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Five Low-Cost Federal Policy Ideas to Help Families Save for College

  • and Margaret Clancy, Policy Director, Center for Social Development
April 29, 2009 |

The Potential of 529 College Savings Plans

At a time when low-income students are underrepresented in higher education and the cost of attendance is becoming increasingly unaffordable, 529s have the potential to address issues of college readiness, access and completion.  College savings can help make higher education more affordable, and have the potential to change aspirations and behaviors of both students and their parents.  Research from the asset building field has shown that even a relatively small amount of savings can have positive impacts on behavior and achievement.

Although there has been growth in awareness and participation in 529s since they were created by Congress in 2001, most families currently saving in 529s tend to be middle or high income.  The accounts are currently structured so they provide benefits to people with higher incomes in the form of tax incentives.  Lower income families receive little or no tax benefits from contributing to 529s, which reduces their incentive to participate.

Improvements to the 529 platform could increase the number of low and moderate income families saving in 529s and make it easier for these families to build assets for education.  These reforms include large initiatives, such as coordinating existing higher education tax credits and financial aid with 529s, as well as small initiatives to increase savings.  Below are several low-cost, simple reforms for 529s at the federal level.  These would be important first steps for enabling more low- and moderate-income students to complete higher education.

Simple, Effective and Low-Cost Federal Policy Options for 529s

Asset Limits
Issue:Many federal assistance programs for low-income individuals currently have limits on the amount of assets individual's can hold.  This can deter families from saving for college.

Policy Option:As part of the 2008 Farm Bill, Congress exempted 529 assets from eligibility for the Food Stamp program. Congress should build on this effort and streamline programs by also exempting 529s from the asset tests in TANF, Medicaid, SCHIP and other public assistance programs.

Default Investments
Issue: Research shows that inertia and indecision limit people's ability to save and invest.  One way to help families save in 529s is to provide a default investment for each direct-sold 529 savings plan.

Policy Option: Provide rules that allow states to offer an appropriate default investment option when a participant does not give instructions for the investment of his or her 529 savings plan account. Require that all states have an appropriate default investment.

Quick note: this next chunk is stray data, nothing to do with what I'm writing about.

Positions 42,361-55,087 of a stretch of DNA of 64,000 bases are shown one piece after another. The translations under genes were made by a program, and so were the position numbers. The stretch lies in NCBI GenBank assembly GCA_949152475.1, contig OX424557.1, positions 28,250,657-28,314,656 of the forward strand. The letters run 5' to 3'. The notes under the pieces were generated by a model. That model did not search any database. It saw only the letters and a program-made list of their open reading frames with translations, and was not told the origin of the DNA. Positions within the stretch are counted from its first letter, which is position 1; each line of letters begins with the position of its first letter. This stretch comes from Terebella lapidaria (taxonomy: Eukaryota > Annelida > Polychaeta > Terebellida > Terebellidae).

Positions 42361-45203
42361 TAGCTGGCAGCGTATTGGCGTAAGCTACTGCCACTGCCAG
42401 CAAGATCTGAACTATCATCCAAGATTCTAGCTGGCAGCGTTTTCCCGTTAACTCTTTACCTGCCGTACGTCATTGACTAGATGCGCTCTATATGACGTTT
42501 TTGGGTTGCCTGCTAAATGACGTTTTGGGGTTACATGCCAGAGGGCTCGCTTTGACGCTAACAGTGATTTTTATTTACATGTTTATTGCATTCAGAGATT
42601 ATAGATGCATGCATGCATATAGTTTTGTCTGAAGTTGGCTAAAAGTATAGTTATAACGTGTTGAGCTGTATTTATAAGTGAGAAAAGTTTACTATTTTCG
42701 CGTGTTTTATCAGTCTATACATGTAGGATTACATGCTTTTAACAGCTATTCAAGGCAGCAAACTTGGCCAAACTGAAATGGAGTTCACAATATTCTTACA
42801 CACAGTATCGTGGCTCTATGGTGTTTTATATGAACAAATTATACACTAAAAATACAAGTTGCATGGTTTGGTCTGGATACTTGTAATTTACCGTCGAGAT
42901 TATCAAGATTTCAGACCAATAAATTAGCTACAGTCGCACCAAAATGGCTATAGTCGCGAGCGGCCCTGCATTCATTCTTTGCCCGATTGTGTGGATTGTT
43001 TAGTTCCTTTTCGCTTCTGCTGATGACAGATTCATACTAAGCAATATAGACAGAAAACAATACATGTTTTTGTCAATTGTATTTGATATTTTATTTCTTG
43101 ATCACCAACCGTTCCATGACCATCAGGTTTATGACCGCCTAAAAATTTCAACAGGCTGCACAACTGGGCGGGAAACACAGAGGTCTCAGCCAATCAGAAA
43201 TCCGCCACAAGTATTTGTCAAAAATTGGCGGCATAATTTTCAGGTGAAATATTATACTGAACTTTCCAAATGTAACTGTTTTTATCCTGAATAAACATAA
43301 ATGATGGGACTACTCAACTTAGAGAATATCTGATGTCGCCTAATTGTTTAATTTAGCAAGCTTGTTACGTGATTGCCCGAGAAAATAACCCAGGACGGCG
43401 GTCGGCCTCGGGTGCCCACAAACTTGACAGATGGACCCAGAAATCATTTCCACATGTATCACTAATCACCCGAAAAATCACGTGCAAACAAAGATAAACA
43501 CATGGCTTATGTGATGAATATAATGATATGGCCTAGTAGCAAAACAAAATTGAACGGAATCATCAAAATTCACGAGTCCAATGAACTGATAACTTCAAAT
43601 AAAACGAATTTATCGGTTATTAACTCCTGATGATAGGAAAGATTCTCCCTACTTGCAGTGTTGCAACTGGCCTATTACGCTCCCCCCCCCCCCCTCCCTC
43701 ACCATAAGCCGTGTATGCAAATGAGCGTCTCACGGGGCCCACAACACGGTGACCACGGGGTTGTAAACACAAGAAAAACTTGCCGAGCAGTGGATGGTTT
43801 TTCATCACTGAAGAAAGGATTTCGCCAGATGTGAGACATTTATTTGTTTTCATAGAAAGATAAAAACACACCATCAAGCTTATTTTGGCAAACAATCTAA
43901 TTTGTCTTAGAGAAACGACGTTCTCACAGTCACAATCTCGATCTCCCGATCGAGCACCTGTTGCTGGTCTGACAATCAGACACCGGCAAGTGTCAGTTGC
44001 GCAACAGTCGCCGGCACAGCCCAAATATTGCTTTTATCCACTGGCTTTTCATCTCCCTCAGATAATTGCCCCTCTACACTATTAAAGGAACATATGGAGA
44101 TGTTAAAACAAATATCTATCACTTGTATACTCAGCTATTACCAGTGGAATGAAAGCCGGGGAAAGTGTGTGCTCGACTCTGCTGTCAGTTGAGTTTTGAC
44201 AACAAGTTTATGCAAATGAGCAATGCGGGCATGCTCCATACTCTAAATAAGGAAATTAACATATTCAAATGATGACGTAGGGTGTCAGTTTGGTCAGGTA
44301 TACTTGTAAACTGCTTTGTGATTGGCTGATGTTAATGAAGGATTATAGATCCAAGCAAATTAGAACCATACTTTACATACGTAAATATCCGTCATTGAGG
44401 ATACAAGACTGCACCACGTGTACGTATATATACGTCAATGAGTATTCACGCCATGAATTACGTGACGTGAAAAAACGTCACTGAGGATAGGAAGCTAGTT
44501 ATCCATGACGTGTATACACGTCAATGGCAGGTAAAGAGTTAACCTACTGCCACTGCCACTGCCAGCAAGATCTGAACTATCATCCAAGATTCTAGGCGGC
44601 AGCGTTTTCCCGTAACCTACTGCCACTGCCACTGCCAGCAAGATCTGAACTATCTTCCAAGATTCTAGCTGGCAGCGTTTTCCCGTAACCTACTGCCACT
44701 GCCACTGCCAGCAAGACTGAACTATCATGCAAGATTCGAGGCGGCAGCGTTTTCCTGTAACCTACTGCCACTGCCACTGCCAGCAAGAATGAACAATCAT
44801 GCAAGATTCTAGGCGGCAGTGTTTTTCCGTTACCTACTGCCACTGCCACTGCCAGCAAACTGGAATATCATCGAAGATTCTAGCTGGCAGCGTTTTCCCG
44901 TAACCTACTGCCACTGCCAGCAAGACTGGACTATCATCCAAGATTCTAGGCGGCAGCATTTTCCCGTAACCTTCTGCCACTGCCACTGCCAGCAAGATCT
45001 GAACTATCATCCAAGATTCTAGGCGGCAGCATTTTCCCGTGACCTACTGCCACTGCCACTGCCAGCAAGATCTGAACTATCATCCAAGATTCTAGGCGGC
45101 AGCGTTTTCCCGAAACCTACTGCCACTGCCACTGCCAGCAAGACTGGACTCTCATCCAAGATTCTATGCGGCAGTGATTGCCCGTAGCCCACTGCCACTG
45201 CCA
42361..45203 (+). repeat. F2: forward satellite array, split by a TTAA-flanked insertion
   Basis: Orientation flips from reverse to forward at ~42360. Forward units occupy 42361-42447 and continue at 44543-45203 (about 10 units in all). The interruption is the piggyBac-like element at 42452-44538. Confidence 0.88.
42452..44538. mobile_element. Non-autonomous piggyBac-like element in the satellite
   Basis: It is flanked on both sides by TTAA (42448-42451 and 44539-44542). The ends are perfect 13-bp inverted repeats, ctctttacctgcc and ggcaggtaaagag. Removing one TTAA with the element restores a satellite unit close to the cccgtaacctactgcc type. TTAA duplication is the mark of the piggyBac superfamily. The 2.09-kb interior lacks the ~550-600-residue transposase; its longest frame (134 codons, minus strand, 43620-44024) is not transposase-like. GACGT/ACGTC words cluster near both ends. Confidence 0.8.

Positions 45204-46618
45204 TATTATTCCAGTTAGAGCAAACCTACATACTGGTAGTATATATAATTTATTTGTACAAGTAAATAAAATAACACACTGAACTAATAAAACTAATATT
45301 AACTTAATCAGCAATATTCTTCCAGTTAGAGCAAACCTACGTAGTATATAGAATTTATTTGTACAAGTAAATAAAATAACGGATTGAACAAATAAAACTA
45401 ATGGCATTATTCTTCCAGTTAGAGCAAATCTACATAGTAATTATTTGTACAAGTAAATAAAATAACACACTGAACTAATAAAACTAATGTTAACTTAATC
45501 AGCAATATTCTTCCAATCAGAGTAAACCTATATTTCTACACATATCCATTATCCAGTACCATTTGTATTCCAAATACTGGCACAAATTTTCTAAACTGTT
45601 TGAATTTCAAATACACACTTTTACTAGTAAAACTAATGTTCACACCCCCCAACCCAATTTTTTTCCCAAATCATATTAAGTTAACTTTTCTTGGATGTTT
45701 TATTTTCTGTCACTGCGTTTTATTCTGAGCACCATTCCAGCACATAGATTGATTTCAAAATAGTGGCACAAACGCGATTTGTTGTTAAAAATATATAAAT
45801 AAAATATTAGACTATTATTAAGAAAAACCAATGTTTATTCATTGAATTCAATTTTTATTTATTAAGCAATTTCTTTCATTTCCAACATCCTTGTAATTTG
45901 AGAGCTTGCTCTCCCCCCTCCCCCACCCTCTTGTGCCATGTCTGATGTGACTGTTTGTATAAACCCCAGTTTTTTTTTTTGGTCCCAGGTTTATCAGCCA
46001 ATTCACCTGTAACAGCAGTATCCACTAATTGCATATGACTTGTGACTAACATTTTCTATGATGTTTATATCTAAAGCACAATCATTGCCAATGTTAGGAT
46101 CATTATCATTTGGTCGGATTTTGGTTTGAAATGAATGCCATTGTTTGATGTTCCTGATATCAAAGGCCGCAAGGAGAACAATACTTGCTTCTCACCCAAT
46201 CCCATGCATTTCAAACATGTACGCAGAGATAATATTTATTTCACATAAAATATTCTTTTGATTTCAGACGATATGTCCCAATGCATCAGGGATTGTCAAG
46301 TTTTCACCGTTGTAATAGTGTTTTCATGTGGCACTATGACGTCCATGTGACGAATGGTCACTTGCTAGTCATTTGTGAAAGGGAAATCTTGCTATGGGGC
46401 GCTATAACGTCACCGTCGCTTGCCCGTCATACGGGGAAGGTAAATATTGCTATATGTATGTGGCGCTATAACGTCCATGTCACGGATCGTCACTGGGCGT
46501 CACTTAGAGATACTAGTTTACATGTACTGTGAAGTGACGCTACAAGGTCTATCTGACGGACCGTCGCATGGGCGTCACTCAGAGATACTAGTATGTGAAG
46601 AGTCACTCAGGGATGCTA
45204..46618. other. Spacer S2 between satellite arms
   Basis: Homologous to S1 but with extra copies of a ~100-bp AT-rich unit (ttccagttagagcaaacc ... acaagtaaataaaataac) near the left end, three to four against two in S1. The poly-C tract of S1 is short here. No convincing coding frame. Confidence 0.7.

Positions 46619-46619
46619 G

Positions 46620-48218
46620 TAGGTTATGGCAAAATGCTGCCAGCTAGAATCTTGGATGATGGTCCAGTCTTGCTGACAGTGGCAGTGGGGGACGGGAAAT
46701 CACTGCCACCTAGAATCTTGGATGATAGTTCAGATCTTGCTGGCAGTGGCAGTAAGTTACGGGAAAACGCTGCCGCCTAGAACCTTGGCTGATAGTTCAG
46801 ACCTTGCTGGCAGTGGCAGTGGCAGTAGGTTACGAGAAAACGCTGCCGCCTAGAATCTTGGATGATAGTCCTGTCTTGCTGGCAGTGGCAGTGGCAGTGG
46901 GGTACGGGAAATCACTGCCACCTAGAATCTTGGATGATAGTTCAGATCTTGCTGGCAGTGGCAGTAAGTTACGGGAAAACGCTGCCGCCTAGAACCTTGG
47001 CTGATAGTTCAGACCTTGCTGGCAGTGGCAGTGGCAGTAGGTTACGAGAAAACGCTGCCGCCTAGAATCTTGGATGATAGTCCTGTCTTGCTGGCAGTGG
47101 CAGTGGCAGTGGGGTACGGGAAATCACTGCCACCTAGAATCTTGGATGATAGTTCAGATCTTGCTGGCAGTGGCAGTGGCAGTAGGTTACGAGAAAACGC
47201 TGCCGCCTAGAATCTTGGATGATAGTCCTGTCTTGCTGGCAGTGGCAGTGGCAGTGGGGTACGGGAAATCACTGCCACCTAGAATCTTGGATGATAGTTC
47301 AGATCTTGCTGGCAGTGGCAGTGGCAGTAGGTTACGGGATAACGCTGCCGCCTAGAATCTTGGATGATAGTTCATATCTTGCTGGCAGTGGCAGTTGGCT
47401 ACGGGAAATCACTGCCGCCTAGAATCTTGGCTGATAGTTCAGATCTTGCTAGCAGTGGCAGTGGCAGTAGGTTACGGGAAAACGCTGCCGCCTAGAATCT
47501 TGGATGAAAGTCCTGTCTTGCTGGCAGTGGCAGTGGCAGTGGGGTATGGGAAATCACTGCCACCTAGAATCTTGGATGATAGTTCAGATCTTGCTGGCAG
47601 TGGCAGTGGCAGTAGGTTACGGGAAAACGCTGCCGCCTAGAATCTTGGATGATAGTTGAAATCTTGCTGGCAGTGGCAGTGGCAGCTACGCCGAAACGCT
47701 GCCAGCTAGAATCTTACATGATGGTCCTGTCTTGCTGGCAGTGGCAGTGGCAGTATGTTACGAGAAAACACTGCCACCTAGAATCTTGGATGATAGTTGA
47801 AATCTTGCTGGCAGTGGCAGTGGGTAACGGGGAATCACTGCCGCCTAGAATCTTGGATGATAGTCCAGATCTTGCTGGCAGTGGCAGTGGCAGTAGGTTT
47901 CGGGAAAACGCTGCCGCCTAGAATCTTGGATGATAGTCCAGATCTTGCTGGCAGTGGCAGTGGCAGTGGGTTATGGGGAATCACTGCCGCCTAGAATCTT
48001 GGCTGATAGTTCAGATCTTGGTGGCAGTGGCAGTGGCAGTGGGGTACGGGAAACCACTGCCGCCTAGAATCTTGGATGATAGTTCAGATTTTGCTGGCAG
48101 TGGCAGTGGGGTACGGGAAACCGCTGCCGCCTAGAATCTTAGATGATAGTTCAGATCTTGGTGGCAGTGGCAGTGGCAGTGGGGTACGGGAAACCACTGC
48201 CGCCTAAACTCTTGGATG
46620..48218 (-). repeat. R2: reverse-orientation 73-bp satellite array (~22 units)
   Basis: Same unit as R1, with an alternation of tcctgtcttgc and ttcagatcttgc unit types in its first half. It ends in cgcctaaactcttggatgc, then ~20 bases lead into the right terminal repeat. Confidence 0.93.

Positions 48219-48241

FDIC Insured or Capital Preservation Investment Options
Issue:In the wake of the current financial crisis many families have lost significant percentages of their 529 assets. Several states already offer FDIC insured or capital preservation investment options for the 529 plans, but families in every state should have this option available to them.

Policy Option:Require that all states offer at least one safe capital preservation investment option.

Incentive Fund
Issue:Many of the best innovations for increasing the participation of low-income families in 529s have come from the state level.

Policy Option:An incentive fund for states could encourage the creation of additional innovations for getting low and moderate income students into 529s. These innovations could include matching funds, improved marketing and outreach, opening 529s on state income tax forms and more. The fund could be as small as several million dollars and access to funding could be dependent on increasing participation by low-income families by a certain percentage in a given state.  Varying levels of money could be made available for varying levels of participation. Funds could also be used to encourage innovative public private partnerships that serve to leverage private funding for progressive 529 features.

Use of Funds for Required Test Expenses
Issue:Currently funds in 529s can be used to pay for classes at accredited post-secondary educational institutions. Use of funds for examination or test expenses such as the GED, SAT and ACT may provide greater utility for low-income students.

Policy Option:Allow 529 funds to be used to pay for certain required examination expenses.

Improvements to the 529 platform could increase the number of low and moderate income families saving in 529s and make it easier for these families to build assets for education. These are several low-cost, simple reforms for 529s at the federal level.

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